Intracranial application of red to infrared light, known also as photobiomodulation (PBM), has been shown to improve locomotor activity and to neuroprotect midbrain dopaminergic cells in rodent and monkey models of Parkinson’s disease. In this study, we explored whether PBM has any influence on the number of tyrosine hydroxylase (TH)+cells and the expression of GDNF (glial-derived neurotrophic factor) in the striatum. Striatal sections of MPTP (1-methyl-4-phenyl-1,2,3,6-tetrahydropyridine)-treated mice and monkeys and 6-hydroxydopamine (6OHDA)-lesioned rats that had PBM optical fibres implanted intracranially (or not) were processed for immunohistochemistry (all species) or western blot analysis (monkeys). In our MPTP monkey model, which showed a clear loss in striatal dopaminergic terminations, PBM generated a striking increase in striatal TH+ cell number, 60% higher compared to MPTP monkeys not treated with PBM and 80% higher than controls. This increase was not evident in our MPTP mouse and 6OHDA rat models, both of which showed minimal loss in striatal terminations. In monkeys, the increase in striatal TH+ cell number in MPTP-PBM cases was accompanied by similar increases in GDNF expression, as determined from western blots, from MPTP and control cases. In summary, these results offer insights into the mechanisms by which PBM generates its beneficial effects, potentially with the use of trophic factors, such as GDNF.

KEYWORDS:

670 nm; 6OHDA; Caudate; MPTP; Near infrared light; Putamen

 2016 Aug;31(6):1161-7. doi: 10.1007/s10103-016-1956-1. Epub 2016 May 25.

Lowlevel infrared laser modulates muscle repair and chromosome stabilization genes in myoblasts.

Author information

1
Laboratório de Pesquisa em Células Tronco, Departamento de Histologia e Embriologia, Instituto de Biologia Roberto Alcantara Gomes, Universidade do Estado do Rio de Janeiro, Avenida 28 de Setembro, 87, fundos, Vila Isabel, Rio de Janeiro, 20551030, Brazil.
2
Departamento de Biofísica e Biometria, Instituto de Biologia Roberto Alcantara Gomes, Universidade do Estado do Rio de Janeiro, Avenida 28 de Setembro, 87, fundos, 4° andar, Vila Isabel, Rio de Janeiro, 20551030, Brazil.
3
Departamento de Biofísica e Biometria, Instituto de Biologia Roberto Alcantara Gomes, Universidade do Estado do Rio de Janeiro, Avenida 28 de Setembro, 87, fundos, 4° andar, Vila Isabel, Rio de Janeiro, 20551030, Brazil. adnfonseca@yahoo.com.br.
4
Departamento de Ciências Fisiológicas, Instituto Biomédico, Universidade Federal do Estado do Rio de Janeiro, Rua Frei Caneca, 94, Rio de Janeiro, 20211040, Brazil. adnfonseca@yahoo.com.br.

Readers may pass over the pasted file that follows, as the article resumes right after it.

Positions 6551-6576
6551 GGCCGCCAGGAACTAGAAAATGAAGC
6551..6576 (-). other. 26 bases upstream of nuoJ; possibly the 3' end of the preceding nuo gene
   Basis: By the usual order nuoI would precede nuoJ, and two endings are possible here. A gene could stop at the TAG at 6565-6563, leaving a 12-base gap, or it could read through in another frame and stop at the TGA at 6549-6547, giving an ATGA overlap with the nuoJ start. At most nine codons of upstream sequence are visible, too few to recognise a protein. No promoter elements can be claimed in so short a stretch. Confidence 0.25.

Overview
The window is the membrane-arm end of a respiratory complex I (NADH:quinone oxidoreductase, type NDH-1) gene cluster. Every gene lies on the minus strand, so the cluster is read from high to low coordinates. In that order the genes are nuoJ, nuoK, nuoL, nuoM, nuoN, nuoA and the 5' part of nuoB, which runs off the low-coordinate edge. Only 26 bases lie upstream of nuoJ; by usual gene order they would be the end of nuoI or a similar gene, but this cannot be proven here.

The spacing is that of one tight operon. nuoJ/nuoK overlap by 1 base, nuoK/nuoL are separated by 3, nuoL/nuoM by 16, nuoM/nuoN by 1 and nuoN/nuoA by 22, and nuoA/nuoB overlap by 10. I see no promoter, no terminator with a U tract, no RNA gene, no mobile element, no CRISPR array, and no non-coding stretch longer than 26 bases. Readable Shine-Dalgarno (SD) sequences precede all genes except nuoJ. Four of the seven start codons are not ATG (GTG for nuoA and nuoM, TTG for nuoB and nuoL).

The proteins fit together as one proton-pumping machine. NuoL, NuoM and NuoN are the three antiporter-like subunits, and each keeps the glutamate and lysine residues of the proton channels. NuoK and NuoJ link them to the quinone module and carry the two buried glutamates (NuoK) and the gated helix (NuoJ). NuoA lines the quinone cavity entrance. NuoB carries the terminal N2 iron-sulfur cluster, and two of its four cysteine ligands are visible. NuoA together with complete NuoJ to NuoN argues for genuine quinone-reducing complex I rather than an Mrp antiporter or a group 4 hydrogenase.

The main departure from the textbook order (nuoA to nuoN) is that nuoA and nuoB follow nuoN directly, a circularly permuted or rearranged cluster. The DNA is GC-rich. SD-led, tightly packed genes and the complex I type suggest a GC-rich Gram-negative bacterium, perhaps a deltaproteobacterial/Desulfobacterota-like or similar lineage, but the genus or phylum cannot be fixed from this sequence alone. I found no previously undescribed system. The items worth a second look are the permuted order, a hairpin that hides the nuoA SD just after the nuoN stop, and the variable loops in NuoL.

Abstract

Infrared laser therapy is used for skeletal muscle repair based on its biostimulative effect on satellite cells. However, shortening of telomerelength limits regenerative potential in satellite cells, which occurs after each cell division cycle. Also, laser therapy could be more effective on non-physiologic tissues. This study evaluated lowlevel infrared laser exposure effects on mRNA expression from muscle injury repair and telomere stabilization genes in myoblasts in normal and stressful conditions. Laser fluences were those used in clinical protocols. C2C12 myoblast cultures were exposed to lowlevel infrared laser (10, 35, and 70 J/cm(2)) in standard or normal (10 %) and reduced (2 %) fetal bovine serum concentrations; total RNA was extracted for mRNA expression evaluation from muscle injury repair (MyoD and Pax7) and chromosome stabilization (TRF1 and TRF2) genes by real time quantitative polymerization chain reaction. Data show that lowlevelinfrared laser increases the expression of MyoD and Pax7 in 10 J/cm(2) fluence, TRF1 expression in all fluences, and TRF2 expression in 70 J/cm(2) fluence in both 10 and 2 % fetal bovine serum. Lowlevel infrared laser increases mRNA expression from genes related to muscle repair and telomere stabilization in myoblasts in standard or normal and stressful conditions.

KEYWORDS:

Low level laser; MyoD; Pax7; TRF1; TRF2

[Experimental study of effect of low power laser on telomere length of cells].

[Article in Chinese]

Author information

1
Department of Physiology, Guangxi Medical University, Nanning 530021, China.

Abstract

To investigate the effect of low power helium neon laser (He-Ne laser) on the telomere length of human fetal lung diploid fibroblast (2BS) cell, we used the laser (gamma = 632. 8 nm, P = 2 mW) to treat the young 2BS cells. Cell growth and proliferation was observed through MTT method after treating with low power laser. The relative telomere length of 2BS cells was detected by fluorescence real-time quantitative PCR (q-PCR). The results showed that the cells of the treated groups grew better than the untreated groups. The telomereDNA length of the old 2BS cells, treated by low power He-Ne laser when they were young, was longer than that of untreated group. The results of the present study indicated that the low power He-Ne laser might decrease shortening rate of telomere and delay the aging of cells. Therefore, this study provides the experimental basis for us to further investigate the effect of low power laser on cell aging at the gene level.